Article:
sn The reference to their sea is not clear. Most interpreters understand it to be a figurative reference to the rivers and canals surrounding Babylon. But some feel it refers to the reservoir that the wife of Nebuchadnezzar, Queen Nictoris, had made.
5 tn Heb “without an inhabitant.”
6 tn Heb “They [the Babylonians] all roar like lions. They growl like the cubs of lions.” For the usage of יַחְדָו (yakhdav) meaning “all” see Isa 10:8; 18:6; 41:20. The translation strives to convey in clear terms what is the generally accepted meaning of the simile (cf., e.g., J. Bright, Jeremiah [AB], 358, and J. A. Thompson, Jeremiah [NICOT], 762).
7 tn Heb “When they are hot.”
8 tc The translation follows the suggestion of KBL 707 s.v. עָלַז and a number of modern commentaries (e.g., Bright, J. A. Thompson, and W. L. Holladay) in reading יְעֻלְּפוּ (ye’ullÿfu) for יַעֲלֹזוּ (ya’alozu) in the sense of “swoon away” or “grow faint” (see KBL 710 s.v. עָלַף Pual). That appears to be the verb that the LXX (the Greek version) was reading when they translated καρωθῶσιν (karwqwsin, “they will be stupefied”). For parallel usage KBL cites Isa 51:20. This fits the context much better than “they will exult” in the Hebrew text.
9 sn The central figure here is the figure of the cup of the
10 tn Heb “Oracle of the
11 tn Heb “I will bring them down like lambs to be slaughtered, like rams and he goats.”
sn This statement is highly ironic in light of the fact that the Babylonians were compared to lions and lion cubs (v. 38). Here they are like lambs, rams, and male goats which are to be lead off to be slaughtered.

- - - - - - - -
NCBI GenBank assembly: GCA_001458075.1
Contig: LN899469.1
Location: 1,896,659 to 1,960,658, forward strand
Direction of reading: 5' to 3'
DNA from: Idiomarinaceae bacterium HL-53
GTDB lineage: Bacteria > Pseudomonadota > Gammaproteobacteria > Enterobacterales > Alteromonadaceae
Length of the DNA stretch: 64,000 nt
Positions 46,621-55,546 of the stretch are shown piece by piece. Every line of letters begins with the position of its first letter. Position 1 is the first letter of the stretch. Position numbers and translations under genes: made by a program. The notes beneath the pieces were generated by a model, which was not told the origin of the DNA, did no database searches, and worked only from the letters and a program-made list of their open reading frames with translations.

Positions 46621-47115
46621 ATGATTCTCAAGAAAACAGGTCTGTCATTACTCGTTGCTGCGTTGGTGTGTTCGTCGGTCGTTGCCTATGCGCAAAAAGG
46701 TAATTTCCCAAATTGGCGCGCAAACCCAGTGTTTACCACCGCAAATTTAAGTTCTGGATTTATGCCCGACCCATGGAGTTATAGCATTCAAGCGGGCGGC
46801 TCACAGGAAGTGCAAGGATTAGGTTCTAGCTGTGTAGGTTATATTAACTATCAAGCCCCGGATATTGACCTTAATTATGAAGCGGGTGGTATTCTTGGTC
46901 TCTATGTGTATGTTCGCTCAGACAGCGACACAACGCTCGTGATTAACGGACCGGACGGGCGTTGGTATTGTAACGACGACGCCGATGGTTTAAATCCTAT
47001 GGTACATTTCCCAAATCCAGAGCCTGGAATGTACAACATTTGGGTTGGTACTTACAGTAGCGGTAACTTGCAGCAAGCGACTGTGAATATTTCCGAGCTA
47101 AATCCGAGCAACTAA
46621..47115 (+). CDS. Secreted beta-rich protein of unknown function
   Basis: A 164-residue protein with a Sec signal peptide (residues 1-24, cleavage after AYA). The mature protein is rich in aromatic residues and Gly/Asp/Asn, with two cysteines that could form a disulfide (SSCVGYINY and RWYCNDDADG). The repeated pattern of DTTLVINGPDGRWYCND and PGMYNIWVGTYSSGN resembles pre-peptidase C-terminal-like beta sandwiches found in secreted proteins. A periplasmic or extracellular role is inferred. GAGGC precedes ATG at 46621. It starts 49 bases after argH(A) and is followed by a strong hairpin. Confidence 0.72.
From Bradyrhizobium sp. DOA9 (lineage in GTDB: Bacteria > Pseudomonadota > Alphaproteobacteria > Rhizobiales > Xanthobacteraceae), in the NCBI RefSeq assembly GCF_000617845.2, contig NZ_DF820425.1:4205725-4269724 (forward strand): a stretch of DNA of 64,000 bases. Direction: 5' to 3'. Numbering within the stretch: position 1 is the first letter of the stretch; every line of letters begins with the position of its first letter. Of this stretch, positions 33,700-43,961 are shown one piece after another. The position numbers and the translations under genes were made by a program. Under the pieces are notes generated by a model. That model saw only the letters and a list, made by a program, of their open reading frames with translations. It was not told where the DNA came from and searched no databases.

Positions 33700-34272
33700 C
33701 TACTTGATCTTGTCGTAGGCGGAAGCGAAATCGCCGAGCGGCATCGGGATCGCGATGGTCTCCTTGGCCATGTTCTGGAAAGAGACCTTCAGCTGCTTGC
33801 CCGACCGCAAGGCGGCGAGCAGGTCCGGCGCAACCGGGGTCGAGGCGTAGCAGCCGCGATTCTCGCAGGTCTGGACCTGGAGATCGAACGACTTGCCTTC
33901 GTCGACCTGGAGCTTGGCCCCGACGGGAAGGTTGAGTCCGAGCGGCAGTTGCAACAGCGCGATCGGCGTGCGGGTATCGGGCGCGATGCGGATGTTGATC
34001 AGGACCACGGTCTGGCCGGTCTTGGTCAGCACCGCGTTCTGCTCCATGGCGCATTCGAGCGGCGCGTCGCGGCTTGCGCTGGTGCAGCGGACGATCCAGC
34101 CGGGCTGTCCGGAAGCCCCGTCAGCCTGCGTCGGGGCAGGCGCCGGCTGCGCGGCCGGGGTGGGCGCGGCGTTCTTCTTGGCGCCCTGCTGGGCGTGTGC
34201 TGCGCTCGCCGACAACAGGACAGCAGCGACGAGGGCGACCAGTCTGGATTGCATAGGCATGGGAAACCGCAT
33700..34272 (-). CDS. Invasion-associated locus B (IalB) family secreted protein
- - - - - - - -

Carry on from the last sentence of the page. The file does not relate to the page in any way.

12 sn Heb “Sheshach.” For an explanation of the usage of this name for Babylon see the study note on Jer 25:26 and that on 51:1 for a similar phenomenon. Babylon is here called “the pride of the whole earth” because it was renowned for its size, its fortifications, and its beautiful buildings.
13 tn Heb “How Sheshach has been captured, the pride of the whole earth has been seized! How Babylon has become an object of horror among the nations!” For the usage of “How” here see the translator’s note on 50:23.
sn This is part of a taunt song (see Isa 14:4) and assumes prophetically that the city has already been captured. The verbs in vv. 41-43a are all in the Hebrew tense that the prophets often use to look at the future as “a done deal” (the so-called prophetic perfect). In v. 44 which is still a part of this picture the verbs are in the future. The Hebrew tense has been retained here and in vv. 42-43 but it should be remembered that the standpoint is prophetic and future.
14 tn For the meaning “multitude” here rather than “tumult” see BDB 242 s.v. הָמוֹן 3.c, where reference is made that this refers to a great throng of people under the figure of an overwhelming mass of waves. The word is used of a multitude of soldiers, or a vast army in 1 Sam 14:16; 1 Kgs 20:13, 18 (cf. BDB 242 s.v. הָמוֹן 3.a for further references).
15 tn Heb “The sea has risen up over Babylon. She has been covered by the multitude of its waves.”
sn This is a poetic and figurative reference to the enemies of Babylon, the foe from the north (see 50:3, 9, 51:27-28), which has attacked Babylon in wave after wave. This same figure is used in Isa 17:12. In Isa 8:7-8 the king of Assyria (and his troops) are compared to the Euphrates which rises up and floods over the whole land of Israel and Judah. This same figure, but with application to Babylon, is assumed in Jer 47:2-3. In Jer 46:7-8 the same figure is employed in a taunt of Egypt which had boasted that it would cover the earth like the flooding of the Nile.
16 tn Heb “Its towns have become a desolation, [it has become] a dry land and a desert, a land which no man passes through them [referring to “her towns”] and no son of man [= human being] passes through them.” Here the present translation has followed the suggestion of BHS and a number of the modern commentaries in deleting the second occurrence of the word “land,” in which case the words that follow are not a relative clause but independent statements. A number of modern English versions appear to ignore the third feminine plural suffixes which refer back to the cities and refer the statements that follow to the land.